Unpacking objects: 100% (48/48), done.

From git://machineB/projectA

   f355111..99258fb  master     -> origin/master    <- SHA-1's of from and to 

From git://machineB/projectA                        <-  versions on remote repo 

* [new tag]         aftermemfixes -> aftermemfixes  <- New tags on remote repo 

Updating f355111..99258fb                           <- SHA-1's of current to new ver

Fast forward                                        <-  on local repo + current op.

 Classes/ClassA.m                       |   25 +-   

 Classes/AppDelegate.m                  |   11 +-   <- Counters and visual (ascii :)

 Classes/DynamicSheetDelegate.m         |    2 +    <-  indicators show amount of

 Classes/AlertDelegate.m                |    2 +    <-  change on per-file basis

 Classes/SalesTransaction.m             |    5 +-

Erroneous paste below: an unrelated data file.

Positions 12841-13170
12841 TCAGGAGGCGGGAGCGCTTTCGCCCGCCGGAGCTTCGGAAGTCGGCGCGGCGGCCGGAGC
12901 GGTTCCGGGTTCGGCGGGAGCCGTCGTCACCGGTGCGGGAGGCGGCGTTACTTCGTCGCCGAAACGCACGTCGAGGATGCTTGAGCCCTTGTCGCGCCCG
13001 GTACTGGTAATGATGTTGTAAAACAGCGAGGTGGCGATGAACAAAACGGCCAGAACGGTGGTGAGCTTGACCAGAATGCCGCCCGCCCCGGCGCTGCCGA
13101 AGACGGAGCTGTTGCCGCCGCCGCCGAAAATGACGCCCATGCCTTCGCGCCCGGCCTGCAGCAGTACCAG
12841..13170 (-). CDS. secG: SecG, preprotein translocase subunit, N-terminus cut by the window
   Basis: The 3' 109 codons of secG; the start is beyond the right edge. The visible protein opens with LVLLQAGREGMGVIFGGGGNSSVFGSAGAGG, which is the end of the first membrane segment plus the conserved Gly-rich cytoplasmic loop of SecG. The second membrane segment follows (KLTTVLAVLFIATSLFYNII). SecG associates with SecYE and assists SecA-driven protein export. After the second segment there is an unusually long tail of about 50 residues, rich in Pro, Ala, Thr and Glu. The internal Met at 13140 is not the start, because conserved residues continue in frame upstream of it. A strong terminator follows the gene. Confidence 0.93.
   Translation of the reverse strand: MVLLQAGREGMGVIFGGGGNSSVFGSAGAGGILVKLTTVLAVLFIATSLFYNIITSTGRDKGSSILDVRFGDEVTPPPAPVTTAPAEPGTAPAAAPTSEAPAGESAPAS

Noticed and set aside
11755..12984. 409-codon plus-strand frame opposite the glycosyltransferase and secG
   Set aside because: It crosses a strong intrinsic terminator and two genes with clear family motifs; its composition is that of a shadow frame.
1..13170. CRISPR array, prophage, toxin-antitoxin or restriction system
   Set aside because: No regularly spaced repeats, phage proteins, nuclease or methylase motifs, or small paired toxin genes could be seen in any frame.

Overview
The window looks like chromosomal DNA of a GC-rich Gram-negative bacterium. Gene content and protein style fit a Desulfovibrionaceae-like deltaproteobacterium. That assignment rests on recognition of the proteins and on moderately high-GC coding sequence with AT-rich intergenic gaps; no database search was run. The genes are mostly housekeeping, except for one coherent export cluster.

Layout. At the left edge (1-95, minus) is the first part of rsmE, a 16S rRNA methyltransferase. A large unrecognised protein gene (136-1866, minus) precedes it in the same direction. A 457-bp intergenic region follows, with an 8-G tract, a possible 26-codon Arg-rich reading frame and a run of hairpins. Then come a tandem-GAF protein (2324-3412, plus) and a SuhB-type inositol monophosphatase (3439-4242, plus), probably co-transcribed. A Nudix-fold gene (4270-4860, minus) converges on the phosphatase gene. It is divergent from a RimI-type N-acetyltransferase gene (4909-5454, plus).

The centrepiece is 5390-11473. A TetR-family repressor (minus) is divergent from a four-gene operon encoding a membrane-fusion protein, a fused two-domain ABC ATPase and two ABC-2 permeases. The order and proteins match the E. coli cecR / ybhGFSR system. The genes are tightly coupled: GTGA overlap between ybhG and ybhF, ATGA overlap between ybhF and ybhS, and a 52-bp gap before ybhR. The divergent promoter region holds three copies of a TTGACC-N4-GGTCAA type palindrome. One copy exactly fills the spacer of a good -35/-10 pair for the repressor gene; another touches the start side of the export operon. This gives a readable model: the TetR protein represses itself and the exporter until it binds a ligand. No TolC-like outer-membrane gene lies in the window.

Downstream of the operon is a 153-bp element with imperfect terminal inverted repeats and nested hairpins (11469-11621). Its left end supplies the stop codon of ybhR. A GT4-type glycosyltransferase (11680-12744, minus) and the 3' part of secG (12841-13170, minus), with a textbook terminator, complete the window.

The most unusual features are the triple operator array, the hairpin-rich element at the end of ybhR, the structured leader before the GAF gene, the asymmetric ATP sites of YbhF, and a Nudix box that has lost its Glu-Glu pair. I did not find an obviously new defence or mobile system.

App.xcodeproj/user.pbxuser             | 2510 ++++++++++++++++++--------------

 7 files changed, 1604 insertions(+), 1176 deletions(-)  <- Summary totals 


Sunday, June 15, 2008

WWDC 2008 wrap-up

I just got back from WWDC 2008 . . .  Unfortunately there is a confidentiality agreement that prevents me from posting any technical details here, but if you hop around the rumors/news sites, you can find most of the juicy details.

In general, is was a very well produced conference.   For me, the best thing about it was the chance to talk one-on-one with some of the engineers behind key technologies on the platform.  The venue and location were great and I definitely got the impression that Apple values their development community tremendously.  If the conference was any indication, there will be some very cool and innovative Apps coming out on the iPhone.

Does it GIT any better than this?

Cool GIT feature of the moment:   Content based tracking of files.

I renamed a file in a project, and then did a 'git rm', and 'git add' to update the index and subsequently committed and pushed the changes.  Then, on the origin repo, I executed a 'git status' to see what changes were pending.  GIT displayed:

# renamed:    AllViewController.h -> RootViewController.h

# renamed:    AllViewController.m -> RootViewController.m